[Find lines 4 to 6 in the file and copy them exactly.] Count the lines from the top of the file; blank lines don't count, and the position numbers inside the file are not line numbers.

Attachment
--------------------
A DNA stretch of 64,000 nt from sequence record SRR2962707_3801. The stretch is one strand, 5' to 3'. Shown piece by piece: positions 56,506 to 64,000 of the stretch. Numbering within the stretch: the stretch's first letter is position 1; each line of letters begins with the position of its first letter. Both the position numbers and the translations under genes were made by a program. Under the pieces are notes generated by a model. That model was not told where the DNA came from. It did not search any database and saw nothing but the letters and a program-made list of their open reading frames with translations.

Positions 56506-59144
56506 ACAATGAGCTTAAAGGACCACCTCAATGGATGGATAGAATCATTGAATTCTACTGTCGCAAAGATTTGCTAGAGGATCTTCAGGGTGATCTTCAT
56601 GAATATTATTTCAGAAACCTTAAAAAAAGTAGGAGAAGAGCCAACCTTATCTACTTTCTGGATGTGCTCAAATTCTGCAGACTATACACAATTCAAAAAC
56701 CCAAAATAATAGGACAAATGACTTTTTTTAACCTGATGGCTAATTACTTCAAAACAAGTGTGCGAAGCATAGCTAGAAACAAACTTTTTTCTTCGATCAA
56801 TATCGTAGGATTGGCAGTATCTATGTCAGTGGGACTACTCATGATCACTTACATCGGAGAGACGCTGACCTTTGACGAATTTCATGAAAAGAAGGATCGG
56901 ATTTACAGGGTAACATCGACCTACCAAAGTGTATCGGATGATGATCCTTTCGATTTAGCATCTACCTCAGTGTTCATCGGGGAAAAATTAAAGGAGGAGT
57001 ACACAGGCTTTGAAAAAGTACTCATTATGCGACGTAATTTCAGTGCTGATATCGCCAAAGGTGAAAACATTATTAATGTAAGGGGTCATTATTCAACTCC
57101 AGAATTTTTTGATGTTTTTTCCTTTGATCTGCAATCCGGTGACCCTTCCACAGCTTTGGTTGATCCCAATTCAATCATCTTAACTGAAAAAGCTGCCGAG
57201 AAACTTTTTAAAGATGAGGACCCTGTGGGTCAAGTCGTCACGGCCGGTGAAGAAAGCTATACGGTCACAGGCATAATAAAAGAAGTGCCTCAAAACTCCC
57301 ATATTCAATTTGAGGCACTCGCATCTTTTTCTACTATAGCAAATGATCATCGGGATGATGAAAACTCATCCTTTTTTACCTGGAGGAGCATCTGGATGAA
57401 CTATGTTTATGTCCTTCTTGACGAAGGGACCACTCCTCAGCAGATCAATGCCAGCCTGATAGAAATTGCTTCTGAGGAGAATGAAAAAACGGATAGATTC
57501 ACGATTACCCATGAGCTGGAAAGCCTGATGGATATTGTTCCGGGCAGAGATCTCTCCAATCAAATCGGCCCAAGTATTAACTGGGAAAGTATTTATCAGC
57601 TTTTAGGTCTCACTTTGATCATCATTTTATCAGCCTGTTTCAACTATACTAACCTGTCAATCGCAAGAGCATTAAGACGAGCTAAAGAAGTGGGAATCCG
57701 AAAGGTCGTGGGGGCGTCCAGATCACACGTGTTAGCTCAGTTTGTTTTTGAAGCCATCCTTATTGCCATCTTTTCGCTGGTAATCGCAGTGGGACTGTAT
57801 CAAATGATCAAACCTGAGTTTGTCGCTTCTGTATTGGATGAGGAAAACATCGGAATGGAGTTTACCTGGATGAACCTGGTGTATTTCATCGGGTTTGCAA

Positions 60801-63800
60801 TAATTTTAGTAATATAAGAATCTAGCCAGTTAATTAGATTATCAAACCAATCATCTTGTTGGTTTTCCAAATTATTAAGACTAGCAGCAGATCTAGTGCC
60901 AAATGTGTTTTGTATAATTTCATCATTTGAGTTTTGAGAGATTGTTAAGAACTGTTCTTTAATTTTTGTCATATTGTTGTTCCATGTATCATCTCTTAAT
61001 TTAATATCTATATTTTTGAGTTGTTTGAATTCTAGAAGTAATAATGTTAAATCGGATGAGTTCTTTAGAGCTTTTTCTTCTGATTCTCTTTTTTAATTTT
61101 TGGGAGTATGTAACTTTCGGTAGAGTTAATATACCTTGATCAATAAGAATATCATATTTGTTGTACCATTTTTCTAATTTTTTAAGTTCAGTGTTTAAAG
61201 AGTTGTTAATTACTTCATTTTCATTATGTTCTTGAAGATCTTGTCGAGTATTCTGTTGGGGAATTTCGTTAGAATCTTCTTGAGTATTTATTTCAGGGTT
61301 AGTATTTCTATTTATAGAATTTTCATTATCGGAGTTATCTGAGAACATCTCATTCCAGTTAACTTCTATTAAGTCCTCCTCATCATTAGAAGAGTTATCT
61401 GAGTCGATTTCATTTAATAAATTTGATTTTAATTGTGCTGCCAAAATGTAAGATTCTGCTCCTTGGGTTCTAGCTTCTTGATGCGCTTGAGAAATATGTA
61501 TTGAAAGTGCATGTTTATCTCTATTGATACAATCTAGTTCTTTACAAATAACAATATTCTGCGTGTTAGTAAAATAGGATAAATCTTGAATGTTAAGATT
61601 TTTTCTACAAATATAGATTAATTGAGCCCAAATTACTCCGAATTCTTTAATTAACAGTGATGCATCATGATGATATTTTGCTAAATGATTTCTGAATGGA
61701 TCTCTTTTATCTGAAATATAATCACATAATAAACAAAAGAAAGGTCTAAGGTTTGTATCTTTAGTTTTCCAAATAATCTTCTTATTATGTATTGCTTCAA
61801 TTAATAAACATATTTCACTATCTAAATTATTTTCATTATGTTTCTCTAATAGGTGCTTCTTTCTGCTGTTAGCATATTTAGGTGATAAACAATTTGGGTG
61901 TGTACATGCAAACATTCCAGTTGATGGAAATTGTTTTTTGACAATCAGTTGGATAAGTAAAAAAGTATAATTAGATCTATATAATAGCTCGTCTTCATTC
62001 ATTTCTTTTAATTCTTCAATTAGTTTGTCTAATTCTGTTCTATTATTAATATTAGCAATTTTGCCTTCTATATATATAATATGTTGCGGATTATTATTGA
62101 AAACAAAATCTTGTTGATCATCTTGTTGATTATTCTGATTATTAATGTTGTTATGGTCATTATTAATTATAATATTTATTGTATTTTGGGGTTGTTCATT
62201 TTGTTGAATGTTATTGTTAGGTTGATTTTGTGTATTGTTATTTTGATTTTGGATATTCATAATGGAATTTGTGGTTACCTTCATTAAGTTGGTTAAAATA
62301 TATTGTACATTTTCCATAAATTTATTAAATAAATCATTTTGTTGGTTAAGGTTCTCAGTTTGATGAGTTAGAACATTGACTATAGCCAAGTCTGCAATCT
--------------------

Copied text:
56601 GAATATTATTTCAGAAACCTTAAAAAAAGTAGGAGAAGAGCCAACCTTATCTACTTTCTGGATGTGCTCAAATTCTGCAGACTATACACAATTCAAAAAC
56701 CCAAAATAATAGGACAAATGACTTTTTTTAACCTGATGGCTAATTACTTCAAAACAAGTGTGCGAAGCATAGCTAGAAACAAACTTTTTTCTTCGATCAA
56801 TATCGTAGGATTGGCAGTATCTATGTCAGTGGGACTACTCATGATCACTTACATCGGAGAGACGCTGACCTTTGACGAATTTCATGAAAAGAAGGATCGG